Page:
Ken Glass very kindly sent these photos of Dr Frank Mitchell's stunning 1/32nd scale scratchbuilt model of the Nakajima B4N1 prototype taken at the IPMS Atlanta Third Annual Model Contest held on 21 March this year.
"While at the show I renewed my too brief acquaintance with Dr. Frank Mitchell, well known for his large scale scratch built models. His work is shown at the HyperScale and Large Scale Planes websites. Dr. Mitchell brought with him some old favorites for display, including his Nakajima B4N1 prototype model. The build was featured at HyperScale on 3 June 2004:-
"The B4N1 model is unusual, interesting and deserving of another look and Dr. Mitchell was kind enough to allow me to take photos of his build, now showing effects from extended storage since 2004. The laminated plastic sheeting covering the wings and fuselage has split at a few seams, visible in some of the photos.
"Dr. Mitchell related that his project began in the mid 1970s when he was then living in the Maryland area. The only known photo of the B4N1 prototype was made known to him by his friend Robert Mikesh who was then working at the NASM restoration facility. They consulted on a model project at some length but Dr. Mitchell's build did not proceed in earnest until the mid 1990s for various reasons. In all that time to the present, no other photos of the original plane have appeared. My thanks to Dr. Mitchell for graciously allowing me to photograph his model, reviewing the photo scans that resulted and allowing his model and build remembrances to be posted here at Nick's blog.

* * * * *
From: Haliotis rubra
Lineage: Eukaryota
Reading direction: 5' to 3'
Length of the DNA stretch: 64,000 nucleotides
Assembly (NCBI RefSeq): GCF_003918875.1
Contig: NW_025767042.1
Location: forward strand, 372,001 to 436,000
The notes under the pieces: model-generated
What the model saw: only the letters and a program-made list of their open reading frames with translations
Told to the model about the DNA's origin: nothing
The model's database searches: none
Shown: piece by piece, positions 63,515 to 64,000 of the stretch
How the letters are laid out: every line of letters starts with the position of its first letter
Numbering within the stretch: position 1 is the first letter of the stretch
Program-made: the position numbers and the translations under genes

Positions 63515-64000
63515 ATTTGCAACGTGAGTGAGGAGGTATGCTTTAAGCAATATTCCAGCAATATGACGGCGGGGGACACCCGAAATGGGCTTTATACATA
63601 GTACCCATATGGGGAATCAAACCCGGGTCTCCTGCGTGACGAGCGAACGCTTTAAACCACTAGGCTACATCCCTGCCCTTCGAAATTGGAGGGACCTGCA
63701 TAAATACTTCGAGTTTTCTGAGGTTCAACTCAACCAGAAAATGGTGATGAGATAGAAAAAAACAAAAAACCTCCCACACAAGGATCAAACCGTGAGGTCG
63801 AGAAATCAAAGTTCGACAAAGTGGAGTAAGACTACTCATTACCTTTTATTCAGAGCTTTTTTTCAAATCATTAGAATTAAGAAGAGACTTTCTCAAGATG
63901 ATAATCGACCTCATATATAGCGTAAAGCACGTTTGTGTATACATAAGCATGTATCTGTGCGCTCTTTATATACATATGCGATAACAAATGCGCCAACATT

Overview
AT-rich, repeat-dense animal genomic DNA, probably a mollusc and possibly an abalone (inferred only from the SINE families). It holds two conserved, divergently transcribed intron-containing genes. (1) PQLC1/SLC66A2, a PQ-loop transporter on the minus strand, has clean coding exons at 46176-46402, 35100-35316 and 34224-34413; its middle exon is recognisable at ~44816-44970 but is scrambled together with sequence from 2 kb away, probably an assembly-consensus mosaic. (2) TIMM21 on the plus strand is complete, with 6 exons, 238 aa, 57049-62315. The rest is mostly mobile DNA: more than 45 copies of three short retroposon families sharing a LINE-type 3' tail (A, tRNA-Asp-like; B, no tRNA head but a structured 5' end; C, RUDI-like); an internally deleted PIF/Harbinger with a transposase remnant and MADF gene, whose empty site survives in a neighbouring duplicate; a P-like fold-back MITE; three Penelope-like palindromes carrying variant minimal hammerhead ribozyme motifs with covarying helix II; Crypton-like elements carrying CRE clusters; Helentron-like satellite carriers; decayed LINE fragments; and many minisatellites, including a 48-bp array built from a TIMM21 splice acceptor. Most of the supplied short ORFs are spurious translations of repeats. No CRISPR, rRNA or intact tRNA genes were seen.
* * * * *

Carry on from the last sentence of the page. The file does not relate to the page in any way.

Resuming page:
"The B4N type is interesting in that it demonstrates the logic used by Nakajima's early 1930s designers as they moved in incremental steps from the preceding biplane era configuration towards the then new monoplane arrangement, to be seen a few years later in their follow-on B5N design. The B4N1 featured large cockpit sidewall gas tanks. This detail was detected by Dr. Mitchell using x4 enlargements of the B4N1 photo. The HyperScale article shows how those gas tanks were depicted on the model. That arrangement was dropped for the later B5N design. It is likely the B4N1 prototype served to trial other then new design concepts, that either passed of failed during trials with the prototype. The later B5N type was a success almost from the start, likely due in some measure to Nakajima's prior experience with their B4N design."
Dr Frank Mitchell
With special thanks to Ken and Dr Mitchell for sharing these images of a beautiful model of a most unusual aircraft with Aviation of Japan. More images from the Atlanta Contest to follow.
Following some recent correspondence Kit Trivia ~ Another Veteran Zero, a blog about the Frog 1/72nd scale Zero-Sen from 1959, has been updated with additional kitography, box art and the image of an excellent model.
Image credit: © 2015 Ken Glass with permission of Dr Frank Mitchell